We are not the market dominance, we are not the pioneer of the industry, but we enjoy an amazing growth rate current years. For us, Localization and language services is all about you and your targeted audience experience, which are fast and seamless localization workflow, managed by strict industry standards, and flawless translation at the end of production process.


Question 1: Is it possible if I just ask for proofreading services?

Yes! We offer proofreading service solely for all types of documents in more than 50 different languages.

Question 2: How much will you charge for a translation project?

We take many factors into consideration:

  • The number of pages of the document to be translated, in which specified page is 300 words or 300 characters depending on the language.
  • Language pairs: Some pairs are less common, so the service charge might be a little bit higher
  • Service required: Translation Only (TO) or Translation and Editing (TE), or Translation + Editing + Proofreading (TEP)
  • Industry expertise: The complexity of the required domain affects service charge also

Please contact us for a detail quotation.

Question 3: Do you offer video subtitling and dubbing services?

Yes.! Not only supporting subtitling and dubbing, but we also provide the service of typing verbal documents such as audio or video files.

Question 4: Do you support Image Translation?

Yes! We support translating documents from all PNG, JPG image files, and all types of documents from all files: pdf, docx, pptx, xlsx, etc. Applying optical character recognition technology in combination with latest CAT Tools, the image translation process has never been that easy.

Question 5: Will the translation be presented in proper format and retain the original structure?

For purpose of printing or publishing you may need, we provide DTP and Layout restoration services for documents using varied tools such as Adobe Framemaker, Indesign, Illustrator, Autocad to Powerpoint, Excel, etc. Under our post translation recovery process, we provide a translation with “as is” layout and be ready for high quality printing or online publishing.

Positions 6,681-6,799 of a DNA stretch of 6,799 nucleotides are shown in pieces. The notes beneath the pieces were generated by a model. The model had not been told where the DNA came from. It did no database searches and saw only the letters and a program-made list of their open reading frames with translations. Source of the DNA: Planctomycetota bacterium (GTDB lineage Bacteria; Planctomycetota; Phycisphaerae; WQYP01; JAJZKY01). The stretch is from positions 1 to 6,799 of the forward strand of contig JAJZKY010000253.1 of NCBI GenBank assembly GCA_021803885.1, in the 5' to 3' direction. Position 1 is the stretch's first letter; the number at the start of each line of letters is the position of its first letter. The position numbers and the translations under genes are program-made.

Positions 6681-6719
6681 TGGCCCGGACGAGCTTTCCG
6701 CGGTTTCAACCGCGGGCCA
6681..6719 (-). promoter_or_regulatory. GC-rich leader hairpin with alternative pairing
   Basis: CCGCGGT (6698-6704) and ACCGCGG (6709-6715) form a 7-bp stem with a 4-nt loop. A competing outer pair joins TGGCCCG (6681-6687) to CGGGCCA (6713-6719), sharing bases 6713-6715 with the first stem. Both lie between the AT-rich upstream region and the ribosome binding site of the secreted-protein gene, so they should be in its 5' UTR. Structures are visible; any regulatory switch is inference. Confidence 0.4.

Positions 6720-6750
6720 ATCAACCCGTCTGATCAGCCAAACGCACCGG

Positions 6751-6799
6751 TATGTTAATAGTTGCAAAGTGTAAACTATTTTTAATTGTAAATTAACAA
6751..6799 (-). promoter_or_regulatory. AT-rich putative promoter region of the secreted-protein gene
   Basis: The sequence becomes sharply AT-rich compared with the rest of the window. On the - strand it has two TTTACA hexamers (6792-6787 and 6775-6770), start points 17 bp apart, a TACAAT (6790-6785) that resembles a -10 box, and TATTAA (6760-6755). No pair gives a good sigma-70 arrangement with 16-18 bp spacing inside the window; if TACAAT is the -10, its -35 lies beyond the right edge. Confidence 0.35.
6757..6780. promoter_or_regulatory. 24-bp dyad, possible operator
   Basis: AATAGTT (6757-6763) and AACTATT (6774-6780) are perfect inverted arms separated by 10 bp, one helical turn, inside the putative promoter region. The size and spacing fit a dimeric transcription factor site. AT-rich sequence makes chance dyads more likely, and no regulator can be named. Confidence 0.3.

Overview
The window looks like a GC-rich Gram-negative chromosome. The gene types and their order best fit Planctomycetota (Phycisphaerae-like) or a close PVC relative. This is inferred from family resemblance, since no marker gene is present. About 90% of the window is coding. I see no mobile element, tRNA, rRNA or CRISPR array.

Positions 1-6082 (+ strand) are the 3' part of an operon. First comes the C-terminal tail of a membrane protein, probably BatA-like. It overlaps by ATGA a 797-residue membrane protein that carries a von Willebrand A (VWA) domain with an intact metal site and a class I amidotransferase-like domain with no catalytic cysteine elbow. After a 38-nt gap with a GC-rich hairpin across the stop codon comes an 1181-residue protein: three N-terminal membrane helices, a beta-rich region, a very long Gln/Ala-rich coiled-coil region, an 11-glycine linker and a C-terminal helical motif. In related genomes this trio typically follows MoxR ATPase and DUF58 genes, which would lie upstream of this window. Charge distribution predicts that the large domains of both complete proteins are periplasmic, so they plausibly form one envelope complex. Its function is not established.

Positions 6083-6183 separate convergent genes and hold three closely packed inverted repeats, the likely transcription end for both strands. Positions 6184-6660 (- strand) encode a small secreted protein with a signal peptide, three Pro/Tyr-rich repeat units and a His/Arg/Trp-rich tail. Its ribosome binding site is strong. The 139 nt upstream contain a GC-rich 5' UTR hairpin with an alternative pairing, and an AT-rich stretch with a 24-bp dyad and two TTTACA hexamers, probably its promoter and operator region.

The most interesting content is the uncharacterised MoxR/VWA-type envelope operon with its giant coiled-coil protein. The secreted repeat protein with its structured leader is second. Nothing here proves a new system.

Question 6: How will I receive the translation?

It depends on the your need for soft or hard copy documents. For the soft copy, we will email it to you. As for the hard copy, we will send express delivery to the correct address provided by the customer.

Question 7: When notarizing translation, I want to get multiple copies, will there be additional costs?

According to current regulations, notarized translations are not allowed to be copied, all version must be originals. So when you need additional originals, the cost will increase.

Question 8: How long will it take for my documents to be translated?

It depends on the volume, content types, required services, and other project-specific factors. But above all, your required deadline is the most important and we will rely on that to adjust the translation process and management schedule in order to keep up with preset deadline without any compromise upon quality.

Question 9: Can I request an urgent translation?

Yes! We do offer urgent translation services. Depending on specialization or length of the document, we will adjust our production team accordingly.

Question 10: What are your payment terms and methods?

We accept ATM transfers, e-banking, cash, or online payment via VISA/ MASTERCARD card, international payment services such as PAYPAL, PAYONEER, SKRILL, VEEM, etc.


Talk with experts

  • While Tagalog is closely related, the national language of the Philippines is still Filipino and English
  • Filipino is considered as a modernized Tagalog and is mainly used by the younger generation.
  • The Foreign Service Institute (FSI) considers Tagalog as a Category II language